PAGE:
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What is a Mortgage Contract?

By: Garry Crystal - Updated: 30 Jan 2017 | comments*Discuss
 
Mortgage Contracts Property Purchase

Mortgage contracts are regarded as perhaps the most important contracts in a person’s life next to a marriage contract. As these contracts are important, and large sums of money are being exchanged, it is vital that a solicitor or lawyer draws up the mortgage contract. Mortgage contracts are one of the very few circumstances where the details must be written down in a legally binding contract.

Basic Mortgage Contracts

When you enter into a mortgage contract you are basically dealing with a variety of different parties. A financial lending institution such as a bank or building society that will be lending you the money to buy a property. A solicitor who will be dealing with the sale and the party that is selling the property.

You may not actually deal with the selling party as this will usually be processed through estate agents and solicitors. However, the exchange of contracts will be one of the most important parts of the process, and a solicitor will be needed to complete the transaction.

Terms and Conditions

The terms and conditions of most mortgage contracts will vary depending on the type of mortgage, the interest rates and any mortgage insurance policies. They will also differ in regards to deposits and fees, and the type of properties being purchased. For instance, council buy-to-let properties have certain conditions and waiting periods set into the contract before the buyer can sell.

Mortgage contracts are regulated by the Financial Services Authority (FSA). The regulations are set in place for the protection of the consumer to ensure that they are treated fairly by financial institutions. The FSA is a government body and sets the standards that financial institutions must adhere to.

The Basic Process

The process involved in the buying of property and mortgages is that the buyer will decide on the property they want to buy and then fill out a mortgage application form. Once all financial checks on the buyer have been made, and if they are satisfactory, and property valuations are also approved then the buyer will receive the mortgage offer.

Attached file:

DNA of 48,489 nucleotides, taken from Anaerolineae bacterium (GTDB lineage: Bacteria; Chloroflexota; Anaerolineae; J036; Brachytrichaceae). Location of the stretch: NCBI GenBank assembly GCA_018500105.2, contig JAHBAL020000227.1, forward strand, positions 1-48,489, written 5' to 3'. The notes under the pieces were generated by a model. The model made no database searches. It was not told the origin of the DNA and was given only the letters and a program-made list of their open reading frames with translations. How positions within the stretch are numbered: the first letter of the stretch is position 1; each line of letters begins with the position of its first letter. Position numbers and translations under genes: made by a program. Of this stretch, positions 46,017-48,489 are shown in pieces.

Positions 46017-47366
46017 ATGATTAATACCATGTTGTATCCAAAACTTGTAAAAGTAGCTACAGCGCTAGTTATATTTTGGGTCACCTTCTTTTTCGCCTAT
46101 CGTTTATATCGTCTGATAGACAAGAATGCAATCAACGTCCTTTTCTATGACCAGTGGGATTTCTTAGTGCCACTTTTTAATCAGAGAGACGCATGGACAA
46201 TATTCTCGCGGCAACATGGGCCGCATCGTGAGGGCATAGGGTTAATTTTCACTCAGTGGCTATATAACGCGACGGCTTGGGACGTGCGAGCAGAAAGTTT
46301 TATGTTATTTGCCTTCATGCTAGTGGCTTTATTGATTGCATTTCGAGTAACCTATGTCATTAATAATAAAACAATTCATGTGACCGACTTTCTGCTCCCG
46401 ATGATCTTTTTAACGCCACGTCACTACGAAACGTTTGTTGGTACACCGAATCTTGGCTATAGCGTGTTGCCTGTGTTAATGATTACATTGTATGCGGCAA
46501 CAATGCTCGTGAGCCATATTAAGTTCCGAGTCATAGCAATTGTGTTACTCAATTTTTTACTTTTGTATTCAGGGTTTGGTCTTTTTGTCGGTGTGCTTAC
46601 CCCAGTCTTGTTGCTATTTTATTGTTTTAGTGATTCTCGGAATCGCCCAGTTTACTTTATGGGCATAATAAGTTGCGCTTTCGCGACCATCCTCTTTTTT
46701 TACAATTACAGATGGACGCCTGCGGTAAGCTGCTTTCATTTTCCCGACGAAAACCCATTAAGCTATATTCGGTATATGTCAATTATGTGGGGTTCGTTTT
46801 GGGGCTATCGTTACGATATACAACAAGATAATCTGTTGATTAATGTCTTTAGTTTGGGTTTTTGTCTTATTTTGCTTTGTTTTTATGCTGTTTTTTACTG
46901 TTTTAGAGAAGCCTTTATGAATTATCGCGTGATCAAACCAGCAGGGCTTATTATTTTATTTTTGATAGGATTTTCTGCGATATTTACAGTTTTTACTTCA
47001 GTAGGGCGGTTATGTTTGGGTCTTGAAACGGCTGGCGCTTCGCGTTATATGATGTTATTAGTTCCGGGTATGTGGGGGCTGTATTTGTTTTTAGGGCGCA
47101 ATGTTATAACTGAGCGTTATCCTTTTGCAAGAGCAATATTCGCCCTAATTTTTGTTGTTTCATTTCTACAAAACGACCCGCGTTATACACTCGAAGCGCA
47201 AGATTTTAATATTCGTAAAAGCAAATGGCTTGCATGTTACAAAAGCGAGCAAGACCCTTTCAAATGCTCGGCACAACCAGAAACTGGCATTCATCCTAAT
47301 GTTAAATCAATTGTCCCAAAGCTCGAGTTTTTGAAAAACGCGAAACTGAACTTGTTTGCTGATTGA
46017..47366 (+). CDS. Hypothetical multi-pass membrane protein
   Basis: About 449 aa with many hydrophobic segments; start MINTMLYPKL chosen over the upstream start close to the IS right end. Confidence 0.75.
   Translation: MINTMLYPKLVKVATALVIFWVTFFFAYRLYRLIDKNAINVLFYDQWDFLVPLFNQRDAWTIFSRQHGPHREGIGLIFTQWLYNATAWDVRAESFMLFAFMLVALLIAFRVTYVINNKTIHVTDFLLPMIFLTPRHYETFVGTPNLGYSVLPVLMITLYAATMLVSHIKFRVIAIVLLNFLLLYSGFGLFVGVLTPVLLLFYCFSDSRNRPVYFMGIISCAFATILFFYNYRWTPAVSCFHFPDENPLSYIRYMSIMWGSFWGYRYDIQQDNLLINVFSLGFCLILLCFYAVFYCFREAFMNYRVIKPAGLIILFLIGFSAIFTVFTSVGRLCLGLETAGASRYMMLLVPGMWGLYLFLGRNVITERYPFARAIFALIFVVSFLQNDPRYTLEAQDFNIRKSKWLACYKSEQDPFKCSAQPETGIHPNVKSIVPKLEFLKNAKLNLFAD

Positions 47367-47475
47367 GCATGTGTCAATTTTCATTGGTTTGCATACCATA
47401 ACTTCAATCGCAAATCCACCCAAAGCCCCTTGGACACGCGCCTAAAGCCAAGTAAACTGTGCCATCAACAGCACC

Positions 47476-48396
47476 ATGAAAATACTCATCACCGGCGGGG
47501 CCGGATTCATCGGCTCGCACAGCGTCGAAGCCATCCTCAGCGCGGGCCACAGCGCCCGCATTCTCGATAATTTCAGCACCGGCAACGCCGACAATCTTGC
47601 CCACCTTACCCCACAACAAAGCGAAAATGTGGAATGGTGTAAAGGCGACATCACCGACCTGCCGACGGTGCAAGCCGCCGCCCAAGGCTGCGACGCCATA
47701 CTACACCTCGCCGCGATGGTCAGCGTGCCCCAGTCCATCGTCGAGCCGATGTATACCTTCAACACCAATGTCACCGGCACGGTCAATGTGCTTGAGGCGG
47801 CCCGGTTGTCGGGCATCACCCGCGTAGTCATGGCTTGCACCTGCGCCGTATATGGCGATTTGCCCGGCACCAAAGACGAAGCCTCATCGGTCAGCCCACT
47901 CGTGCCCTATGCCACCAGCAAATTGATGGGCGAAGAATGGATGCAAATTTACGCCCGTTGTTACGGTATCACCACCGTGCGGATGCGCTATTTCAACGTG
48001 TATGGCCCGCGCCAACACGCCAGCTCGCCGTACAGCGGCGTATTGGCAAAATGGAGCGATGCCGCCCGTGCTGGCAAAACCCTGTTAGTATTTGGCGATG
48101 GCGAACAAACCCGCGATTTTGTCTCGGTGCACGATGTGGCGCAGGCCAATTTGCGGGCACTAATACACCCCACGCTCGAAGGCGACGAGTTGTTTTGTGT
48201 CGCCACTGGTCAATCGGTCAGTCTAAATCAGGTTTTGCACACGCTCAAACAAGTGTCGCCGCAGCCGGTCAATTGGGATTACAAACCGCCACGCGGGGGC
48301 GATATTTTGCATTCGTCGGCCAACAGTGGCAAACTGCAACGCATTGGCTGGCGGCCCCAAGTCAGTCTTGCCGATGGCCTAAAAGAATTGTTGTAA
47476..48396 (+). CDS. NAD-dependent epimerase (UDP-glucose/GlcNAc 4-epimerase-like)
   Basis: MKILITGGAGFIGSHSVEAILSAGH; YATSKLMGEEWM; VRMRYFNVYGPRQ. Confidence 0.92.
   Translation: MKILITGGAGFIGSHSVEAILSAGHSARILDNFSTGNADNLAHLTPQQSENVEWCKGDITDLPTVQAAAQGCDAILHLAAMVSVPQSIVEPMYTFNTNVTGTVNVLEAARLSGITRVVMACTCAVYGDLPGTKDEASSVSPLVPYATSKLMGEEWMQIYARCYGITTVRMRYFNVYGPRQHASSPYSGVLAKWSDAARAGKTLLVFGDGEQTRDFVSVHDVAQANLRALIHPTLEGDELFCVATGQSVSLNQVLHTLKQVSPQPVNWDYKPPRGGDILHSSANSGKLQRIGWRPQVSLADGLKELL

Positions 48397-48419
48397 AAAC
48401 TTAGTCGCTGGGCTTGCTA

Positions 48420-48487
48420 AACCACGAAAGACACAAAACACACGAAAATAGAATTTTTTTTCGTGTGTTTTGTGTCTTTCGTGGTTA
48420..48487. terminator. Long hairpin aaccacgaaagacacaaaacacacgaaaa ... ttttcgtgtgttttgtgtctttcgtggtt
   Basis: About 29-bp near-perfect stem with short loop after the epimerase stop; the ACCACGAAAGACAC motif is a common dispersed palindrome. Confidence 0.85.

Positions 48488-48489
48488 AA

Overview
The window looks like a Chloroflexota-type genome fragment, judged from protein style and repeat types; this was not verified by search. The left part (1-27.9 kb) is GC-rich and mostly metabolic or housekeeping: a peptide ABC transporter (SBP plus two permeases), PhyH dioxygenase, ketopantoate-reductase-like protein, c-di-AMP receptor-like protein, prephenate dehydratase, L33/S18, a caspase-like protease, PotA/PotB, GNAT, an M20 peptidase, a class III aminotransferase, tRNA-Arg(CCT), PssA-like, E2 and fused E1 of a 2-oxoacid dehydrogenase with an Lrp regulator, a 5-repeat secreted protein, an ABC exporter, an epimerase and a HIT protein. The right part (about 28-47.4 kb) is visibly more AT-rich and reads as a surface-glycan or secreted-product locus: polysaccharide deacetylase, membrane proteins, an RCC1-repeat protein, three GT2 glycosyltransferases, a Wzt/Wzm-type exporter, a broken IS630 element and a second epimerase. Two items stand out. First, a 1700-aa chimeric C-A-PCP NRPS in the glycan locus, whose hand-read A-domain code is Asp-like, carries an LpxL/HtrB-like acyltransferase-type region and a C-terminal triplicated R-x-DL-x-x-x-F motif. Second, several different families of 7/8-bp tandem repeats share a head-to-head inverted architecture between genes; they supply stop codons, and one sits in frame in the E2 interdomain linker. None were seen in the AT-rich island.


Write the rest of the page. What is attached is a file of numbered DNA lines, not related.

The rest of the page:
The Mortgage Offer

The mortgage offer will come in the form of an official document that sets out the agreement between the lender and the buyer. A solicitor can look over all of the terms and conditions of the mortgage offer and then if they are agreeable the buyer will sign the offer and return it to the lender. The funds will then be ready for release when the time comes to purchase the property.

The Conveyance Process

Conveyancing is a legal process that will begin once the mortgage offer is in place. The solicitor will begin to investigate the property and make sure that the person selling the property is legally entitled to do so. If everything is in order then a contract will be drawn up to enable the buyer to purchase the property at the price that was agreed and with all details intact including details on fittings and the like. Included in the contract will be the completion date; this is the date from when the property will legally belong to the buyer.

Completing the Deal

A solicitor will be the one that ensures that the mortgage contract and the purchase funds and any deposits are in place in time for the completion date. Stamp duty may or may not also be required depending on the price of the property. Again, the solicitor will be the one that deals with any stamp duty procedures.

Anyone that is considering entering into a mortgage contract should ensure that they take expert financial advice. First time buyers need to be aware of the penalties for missing mortgage payments, and also their rights regarding eviction and repossession. Never sign any contract until 100% sure that the mortgage payments can be met, and that all the terms and conditions of the contract are fully understood.

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If a mortgage does not include a month and year only a date does that make it legally binding?
margaret - 30-Jan-17 @ 11:05 PM
i like reading this is very interesting
angie - 14-Jun-16 @ 2:46 PM
Can the bank use my house deeds on a personal loand with out my permission
Martin Woodruffe - 10-Nov-14 @ 1:05 PM
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